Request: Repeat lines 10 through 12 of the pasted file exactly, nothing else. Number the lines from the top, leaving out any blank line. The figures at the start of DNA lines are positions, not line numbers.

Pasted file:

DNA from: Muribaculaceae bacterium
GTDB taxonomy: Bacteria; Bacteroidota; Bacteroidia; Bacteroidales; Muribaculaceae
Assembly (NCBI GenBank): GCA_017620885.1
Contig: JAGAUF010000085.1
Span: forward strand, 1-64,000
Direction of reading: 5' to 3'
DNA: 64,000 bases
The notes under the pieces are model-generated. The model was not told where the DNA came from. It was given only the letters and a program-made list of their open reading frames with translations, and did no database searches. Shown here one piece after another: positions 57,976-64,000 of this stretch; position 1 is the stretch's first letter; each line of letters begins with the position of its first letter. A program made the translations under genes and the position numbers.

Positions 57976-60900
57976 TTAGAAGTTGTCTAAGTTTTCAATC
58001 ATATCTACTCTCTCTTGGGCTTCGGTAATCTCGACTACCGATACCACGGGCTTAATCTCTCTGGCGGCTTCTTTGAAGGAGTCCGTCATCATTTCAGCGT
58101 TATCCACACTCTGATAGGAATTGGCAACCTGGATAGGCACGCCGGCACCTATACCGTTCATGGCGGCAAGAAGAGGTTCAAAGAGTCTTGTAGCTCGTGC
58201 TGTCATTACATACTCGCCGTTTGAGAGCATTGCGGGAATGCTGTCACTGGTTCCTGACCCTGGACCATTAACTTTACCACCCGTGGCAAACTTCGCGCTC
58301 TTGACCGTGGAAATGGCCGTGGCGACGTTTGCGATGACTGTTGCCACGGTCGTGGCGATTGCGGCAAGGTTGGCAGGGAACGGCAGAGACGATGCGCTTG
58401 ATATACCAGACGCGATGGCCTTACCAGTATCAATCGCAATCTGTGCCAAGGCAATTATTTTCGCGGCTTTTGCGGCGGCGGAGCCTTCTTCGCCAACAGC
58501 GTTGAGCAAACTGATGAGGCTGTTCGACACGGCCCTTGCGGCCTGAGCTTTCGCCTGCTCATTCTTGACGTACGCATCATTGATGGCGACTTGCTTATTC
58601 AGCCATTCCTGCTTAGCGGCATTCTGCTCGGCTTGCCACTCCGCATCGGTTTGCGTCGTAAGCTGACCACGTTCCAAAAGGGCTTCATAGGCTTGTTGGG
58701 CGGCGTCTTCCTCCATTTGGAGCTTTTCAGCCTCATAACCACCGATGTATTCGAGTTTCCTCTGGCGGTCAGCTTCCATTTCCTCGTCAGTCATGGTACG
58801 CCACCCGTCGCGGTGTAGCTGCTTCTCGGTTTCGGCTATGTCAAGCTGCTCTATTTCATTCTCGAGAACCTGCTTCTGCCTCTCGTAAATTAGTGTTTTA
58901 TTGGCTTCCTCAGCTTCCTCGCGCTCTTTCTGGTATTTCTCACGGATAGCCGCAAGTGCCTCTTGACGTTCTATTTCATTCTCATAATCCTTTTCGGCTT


57976 TTAGAAGTTGTCTAAGTTTTCAATC
58001 ATATCTACTCTCTCTTGGGCTTCGGTAATCTCGACTACCGATACCACGGGCTTAATCTCTCTGGCGGCTTCTTTGAAGGAGTCCGTCATCATTTCAGCGT
58101 TATCCACACTCTGATAGGAATTGGCAACCTGGATAGGCACGCCGGCACCTATACCGTTCATGGCGGCAAGAAGAGGTTCAAAGAGTCTTGTAGCTCGTGC